We expect demand to pick up after the General Election in May, and the second half of the year to be much stronger than the first. However, we are forecasting that the total space leased in the West End office market in 2005 will be lower than the 3.6mft2 achieved in 2004.
On the supply-side the future looks more optimistic, driven by recovering take-up, further withdrawals of tenant-controlled space, and a restrained development pipeline. The latter of these factors shows the most significant change on previous cycles. The volume of speculative office development in the West End of London has been relatively low throughout the 1990s and the 2000s. This has been the result of a combination of developer restraint and lender caution.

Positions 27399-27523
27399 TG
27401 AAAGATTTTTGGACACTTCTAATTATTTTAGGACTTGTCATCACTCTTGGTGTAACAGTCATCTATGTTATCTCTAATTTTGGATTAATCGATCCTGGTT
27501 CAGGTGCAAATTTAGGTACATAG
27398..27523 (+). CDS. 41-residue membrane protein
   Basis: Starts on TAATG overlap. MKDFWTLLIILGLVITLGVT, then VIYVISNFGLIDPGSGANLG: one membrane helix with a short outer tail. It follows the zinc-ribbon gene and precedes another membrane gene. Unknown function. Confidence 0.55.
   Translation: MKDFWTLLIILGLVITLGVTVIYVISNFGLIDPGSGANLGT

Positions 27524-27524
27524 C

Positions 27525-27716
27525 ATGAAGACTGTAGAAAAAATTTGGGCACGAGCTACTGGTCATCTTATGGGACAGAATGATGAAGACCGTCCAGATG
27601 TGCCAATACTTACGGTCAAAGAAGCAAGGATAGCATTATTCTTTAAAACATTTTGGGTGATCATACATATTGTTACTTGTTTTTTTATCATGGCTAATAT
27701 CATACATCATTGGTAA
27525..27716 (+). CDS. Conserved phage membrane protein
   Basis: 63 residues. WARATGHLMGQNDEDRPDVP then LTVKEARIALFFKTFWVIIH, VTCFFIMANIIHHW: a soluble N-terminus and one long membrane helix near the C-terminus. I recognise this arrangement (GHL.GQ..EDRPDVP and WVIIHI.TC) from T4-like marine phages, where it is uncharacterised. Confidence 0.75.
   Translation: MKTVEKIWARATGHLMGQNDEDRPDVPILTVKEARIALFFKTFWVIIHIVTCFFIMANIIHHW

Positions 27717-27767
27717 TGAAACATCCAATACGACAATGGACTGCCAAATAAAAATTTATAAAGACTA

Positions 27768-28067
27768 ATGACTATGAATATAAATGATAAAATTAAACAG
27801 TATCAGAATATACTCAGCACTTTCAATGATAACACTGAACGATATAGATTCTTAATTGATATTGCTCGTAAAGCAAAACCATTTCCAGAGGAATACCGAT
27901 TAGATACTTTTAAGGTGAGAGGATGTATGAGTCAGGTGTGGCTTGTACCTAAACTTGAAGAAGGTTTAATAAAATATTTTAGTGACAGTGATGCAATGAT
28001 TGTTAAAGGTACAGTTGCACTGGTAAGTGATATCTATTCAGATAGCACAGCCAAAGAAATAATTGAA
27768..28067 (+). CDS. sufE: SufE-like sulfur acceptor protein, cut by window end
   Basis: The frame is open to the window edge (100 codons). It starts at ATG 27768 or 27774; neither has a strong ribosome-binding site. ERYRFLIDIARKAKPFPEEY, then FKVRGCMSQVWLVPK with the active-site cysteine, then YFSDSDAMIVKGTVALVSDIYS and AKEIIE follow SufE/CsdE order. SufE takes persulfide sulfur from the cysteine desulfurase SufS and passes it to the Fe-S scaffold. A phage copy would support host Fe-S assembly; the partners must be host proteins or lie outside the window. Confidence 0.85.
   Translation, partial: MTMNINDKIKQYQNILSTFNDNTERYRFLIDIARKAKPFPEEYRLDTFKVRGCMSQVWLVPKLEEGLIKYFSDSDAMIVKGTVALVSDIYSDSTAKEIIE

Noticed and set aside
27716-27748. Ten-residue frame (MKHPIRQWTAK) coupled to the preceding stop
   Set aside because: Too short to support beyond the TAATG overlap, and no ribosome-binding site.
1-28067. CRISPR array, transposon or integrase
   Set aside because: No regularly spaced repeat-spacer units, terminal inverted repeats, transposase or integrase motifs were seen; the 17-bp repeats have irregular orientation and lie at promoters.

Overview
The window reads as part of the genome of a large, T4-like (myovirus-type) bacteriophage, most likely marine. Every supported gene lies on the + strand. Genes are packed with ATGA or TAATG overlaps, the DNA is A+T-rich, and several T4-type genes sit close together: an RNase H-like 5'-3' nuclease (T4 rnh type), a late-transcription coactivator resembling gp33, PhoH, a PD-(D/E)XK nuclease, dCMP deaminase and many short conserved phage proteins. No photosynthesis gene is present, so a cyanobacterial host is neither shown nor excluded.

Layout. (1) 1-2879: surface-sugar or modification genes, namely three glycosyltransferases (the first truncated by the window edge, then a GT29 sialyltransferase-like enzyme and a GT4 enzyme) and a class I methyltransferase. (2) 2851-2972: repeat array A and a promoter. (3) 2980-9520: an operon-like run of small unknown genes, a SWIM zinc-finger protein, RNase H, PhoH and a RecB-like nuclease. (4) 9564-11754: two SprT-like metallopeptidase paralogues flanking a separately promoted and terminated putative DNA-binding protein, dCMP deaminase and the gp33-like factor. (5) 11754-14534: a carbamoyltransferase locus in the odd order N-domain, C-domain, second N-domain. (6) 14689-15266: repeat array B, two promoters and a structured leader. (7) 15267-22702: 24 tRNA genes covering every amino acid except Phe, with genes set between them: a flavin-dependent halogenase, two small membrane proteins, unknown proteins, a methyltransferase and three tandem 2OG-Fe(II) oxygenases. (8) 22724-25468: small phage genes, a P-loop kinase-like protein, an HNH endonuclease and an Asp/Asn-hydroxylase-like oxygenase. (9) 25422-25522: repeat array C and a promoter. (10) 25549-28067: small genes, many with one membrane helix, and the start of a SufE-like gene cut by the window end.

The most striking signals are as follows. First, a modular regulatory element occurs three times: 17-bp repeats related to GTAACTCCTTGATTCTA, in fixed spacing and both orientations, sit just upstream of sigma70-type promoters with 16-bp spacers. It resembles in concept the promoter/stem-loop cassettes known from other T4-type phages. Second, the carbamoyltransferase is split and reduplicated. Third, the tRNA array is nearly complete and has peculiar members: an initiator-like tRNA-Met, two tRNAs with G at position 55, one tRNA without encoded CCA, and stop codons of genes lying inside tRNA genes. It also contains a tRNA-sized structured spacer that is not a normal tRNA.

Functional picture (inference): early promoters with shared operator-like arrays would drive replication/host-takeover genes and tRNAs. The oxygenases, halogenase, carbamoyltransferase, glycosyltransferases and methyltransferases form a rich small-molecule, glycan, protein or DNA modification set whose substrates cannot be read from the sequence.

We believe that trend will continue over the next five years, and this will ensure that the next growth period in the West End office market will not see the unrestrained levels of speculative development that precipitated the crash in the early 1990s. For example, we are currently monitoring 1.51mft2 of West End office developments that are due for completion between 2005 and the end of 2007. Only 42% of the space is being built speculatively. This is extremely low in comparison with the average annual level of completions in the West End of 1.7mft2.
As a result of the combination of these factors we forecast that the West End vacancy rate will fall to near 1999 levels by the end of 2009.